Hummingbird Cake is a Southern specialty that has garnered nationwide attention. We might assume the recipe is a centuries old, but in fact it dates back to 1978 and is credited to “Mrs L.H. Wiggins” of Greensboro, North Carolina. Early versions touted it as a way to use up bananas but really, that’s what banana bread is for.
Hummingbird cake is showy and delicious, but not difficult to make. It’s an oil cake, no butter needed. The oil, along with the pineapple and banana in the batter, make it an ultra-moist, tender cake. Coconut adds to the rich, sweet flavors while the chopped walnuts or pecans in the batter add a crunchy contrast. Traditionally a layer cake, this popular flavor combination has been seen in cupcake form, as a Bundt, and in even as a very lofty multi-layered event. We still prefer the classic two-layer recipe. Because the cake is made with pineapple, banana, coconut, and nuts, no one flavor dominates; instead there’s an overall sweetness that is best offset by a rich, fluffy Cream-Cheese Frosting.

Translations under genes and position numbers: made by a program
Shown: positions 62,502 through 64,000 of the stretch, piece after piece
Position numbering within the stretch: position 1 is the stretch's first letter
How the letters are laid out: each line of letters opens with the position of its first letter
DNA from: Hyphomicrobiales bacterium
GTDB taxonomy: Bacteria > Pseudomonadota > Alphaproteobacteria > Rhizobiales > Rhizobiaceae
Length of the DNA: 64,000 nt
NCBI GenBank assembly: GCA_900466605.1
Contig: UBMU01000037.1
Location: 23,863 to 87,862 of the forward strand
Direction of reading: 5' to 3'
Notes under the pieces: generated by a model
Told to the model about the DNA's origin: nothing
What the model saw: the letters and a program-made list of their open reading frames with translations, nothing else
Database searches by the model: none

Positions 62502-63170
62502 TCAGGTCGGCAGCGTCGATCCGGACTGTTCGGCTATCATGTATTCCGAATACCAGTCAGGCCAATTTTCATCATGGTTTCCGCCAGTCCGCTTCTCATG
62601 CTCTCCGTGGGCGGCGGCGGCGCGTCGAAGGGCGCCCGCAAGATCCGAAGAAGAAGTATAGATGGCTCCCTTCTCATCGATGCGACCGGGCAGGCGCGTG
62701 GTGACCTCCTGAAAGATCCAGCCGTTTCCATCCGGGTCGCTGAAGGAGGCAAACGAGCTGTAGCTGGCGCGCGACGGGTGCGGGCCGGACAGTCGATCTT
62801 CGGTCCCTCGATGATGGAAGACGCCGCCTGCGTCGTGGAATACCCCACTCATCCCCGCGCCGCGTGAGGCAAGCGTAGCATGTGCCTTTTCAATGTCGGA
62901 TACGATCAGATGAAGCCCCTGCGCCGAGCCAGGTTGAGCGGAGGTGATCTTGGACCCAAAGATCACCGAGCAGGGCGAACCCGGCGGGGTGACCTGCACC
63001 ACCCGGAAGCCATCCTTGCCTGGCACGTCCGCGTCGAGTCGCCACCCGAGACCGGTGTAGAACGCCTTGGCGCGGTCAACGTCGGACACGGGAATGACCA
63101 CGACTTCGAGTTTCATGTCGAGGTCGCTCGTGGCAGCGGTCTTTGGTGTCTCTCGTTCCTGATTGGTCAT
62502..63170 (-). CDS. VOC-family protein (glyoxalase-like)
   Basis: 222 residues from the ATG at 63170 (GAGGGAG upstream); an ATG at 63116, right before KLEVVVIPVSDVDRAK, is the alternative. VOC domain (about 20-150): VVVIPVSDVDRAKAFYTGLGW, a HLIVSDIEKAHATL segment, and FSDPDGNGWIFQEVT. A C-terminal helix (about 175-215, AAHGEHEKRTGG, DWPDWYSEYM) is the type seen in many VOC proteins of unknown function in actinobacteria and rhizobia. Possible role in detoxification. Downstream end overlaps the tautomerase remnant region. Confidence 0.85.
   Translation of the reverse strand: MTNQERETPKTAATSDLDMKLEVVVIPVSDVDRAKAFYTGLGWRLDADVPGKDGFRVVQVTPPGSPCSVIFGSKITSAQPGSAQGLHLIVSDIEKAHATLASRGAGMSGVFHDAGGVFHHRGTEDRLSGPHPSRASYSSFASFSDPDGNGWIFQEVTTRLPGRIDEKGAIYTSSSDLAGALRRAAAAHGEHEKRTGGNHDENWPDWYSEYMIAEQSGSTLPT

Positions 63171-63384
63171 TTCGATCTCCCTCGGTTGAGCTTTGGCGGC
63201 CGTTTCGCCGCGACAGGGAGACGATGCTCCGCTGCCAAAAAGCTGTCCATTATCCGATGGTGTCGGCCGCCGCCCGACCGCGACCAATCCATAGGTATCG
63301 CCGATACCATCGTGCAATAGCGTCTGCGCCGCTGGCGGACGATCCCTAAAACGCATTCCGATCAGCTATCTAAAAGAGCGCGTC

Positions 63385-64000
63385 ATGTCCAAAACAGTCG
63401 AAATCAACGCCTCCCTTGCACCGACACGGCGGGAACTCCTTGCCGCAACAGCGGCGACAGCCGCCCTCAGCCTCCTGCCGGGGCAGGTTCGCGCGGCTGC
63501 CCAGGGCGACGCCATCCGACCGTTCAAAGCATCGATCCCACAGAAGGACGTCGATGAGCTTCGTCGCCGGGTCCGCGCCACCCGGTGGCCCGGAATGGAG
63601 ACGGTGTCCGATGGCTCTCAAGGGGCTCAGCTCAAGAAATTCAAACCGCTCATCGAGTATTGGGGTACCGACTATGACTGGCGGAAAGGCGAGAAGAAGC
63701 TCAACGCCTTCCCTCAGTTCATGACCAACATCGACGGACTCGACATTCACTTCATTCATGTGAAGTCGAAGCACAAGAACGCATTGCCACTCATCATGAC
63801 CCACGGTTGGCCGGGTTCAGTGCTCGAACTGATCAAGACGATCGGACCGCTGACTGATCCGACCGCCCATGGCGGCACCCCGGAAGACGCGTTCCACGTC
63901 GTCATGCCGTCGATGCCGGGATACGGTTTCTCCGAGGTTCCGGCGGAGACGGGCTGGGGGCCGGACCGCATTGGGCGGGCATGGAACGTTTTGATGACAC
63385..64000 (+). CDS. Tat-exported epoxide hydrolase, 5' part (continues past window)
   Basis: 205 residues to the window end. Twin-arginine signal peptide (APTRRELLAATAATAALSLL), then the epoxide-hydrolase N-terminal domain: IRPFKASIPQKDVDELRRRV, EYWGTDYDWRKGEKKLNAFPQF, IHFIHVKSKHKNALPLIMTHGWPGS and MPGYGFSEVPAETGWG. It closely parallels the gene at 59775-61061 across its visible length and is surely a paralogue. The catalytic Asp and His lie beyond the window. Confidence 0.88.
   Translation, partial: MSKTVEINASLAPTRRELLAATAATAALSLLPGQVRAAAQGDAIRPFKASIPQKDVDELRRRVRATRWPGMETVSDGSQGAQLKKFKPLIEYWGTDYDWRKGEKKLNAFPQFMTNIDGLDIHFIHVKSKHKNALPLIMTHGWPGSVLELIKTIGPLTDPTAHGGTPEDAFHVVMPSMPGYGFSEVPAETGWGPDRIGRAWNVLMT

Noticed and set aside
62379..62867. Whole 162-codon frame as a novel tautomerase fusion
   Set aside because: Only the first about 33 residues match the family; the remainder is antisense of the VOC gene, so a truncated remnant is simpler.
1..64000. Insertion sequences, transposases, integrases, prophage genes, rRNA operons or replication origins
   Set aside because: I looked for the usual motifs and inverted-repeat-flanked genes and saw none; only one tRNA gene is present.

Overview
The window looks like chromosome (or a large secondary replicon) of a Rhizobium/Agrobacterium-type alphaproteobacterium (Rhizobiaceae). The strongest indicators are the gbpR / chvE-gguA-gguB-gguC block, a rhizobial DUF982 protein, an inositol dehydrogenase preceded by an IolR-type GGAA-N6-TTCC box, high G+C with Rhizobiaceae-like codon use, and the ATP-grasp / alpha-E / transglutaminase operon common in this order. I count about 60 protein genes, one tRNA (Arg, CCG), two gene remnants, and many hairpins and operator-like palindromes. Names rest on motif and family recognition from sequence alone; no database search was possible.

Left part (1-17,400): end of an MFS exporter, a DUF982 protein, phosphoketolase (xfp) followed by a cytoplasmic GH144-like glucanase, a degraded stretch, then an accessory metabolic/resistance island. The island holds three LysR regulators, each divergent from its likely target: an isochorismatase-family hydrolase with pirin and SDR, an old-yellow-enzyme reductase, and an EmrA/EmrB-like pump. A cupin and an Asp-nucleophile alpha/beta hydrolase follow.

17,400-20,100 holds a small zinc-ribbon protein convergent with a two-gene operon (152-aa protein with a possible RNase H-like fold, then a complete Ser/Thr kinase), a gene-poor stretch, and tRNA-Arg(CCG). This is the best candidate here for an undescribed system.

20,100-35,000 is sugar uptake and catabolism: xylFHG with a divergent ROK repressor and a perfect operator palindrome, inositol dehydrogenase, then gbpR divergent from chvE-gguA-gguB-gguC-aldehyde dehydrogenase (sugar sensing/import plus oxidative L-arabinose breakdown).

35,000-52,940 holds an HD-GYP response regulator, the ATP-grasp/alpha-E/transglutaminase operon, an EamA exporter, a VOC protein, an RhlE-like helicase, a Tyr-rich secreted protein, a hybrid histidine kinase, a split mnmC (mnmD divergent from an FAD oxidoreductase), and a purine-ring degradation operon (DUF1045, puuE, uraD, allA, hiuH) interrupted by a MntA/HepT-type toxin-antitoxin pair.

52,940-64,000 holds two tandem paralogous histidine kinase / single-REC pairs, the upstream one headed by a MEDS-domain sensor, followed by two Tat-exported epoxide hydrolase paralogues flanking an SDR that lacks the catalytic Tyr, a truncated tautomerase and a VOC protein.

Frosting fills the layers and coats the top and sides of the cake and is often applied with swoops and swirls -- texture is everything here. The finishing touch? We always go with Dried Pineapple Flowers or with Candied Pineapple. Other versions coat the sides of the cake in chopped toasted pecans or sprinkle the frosting with coconut flakes. All are divine but we just like the exuberant look and bright color that the pineapple brings.
And the name? We don’t know for sure but have been told that there’s a hum, much like that of the tiny bird, that comes from a contented cake eater as they devour a slice.
Bake our Hummingbird Cake -- with it’s tropical sweet taste it's the quickest way to escape winter that we know.
Watch how to create a swoopy finish with frosting for Hummingbird Cake: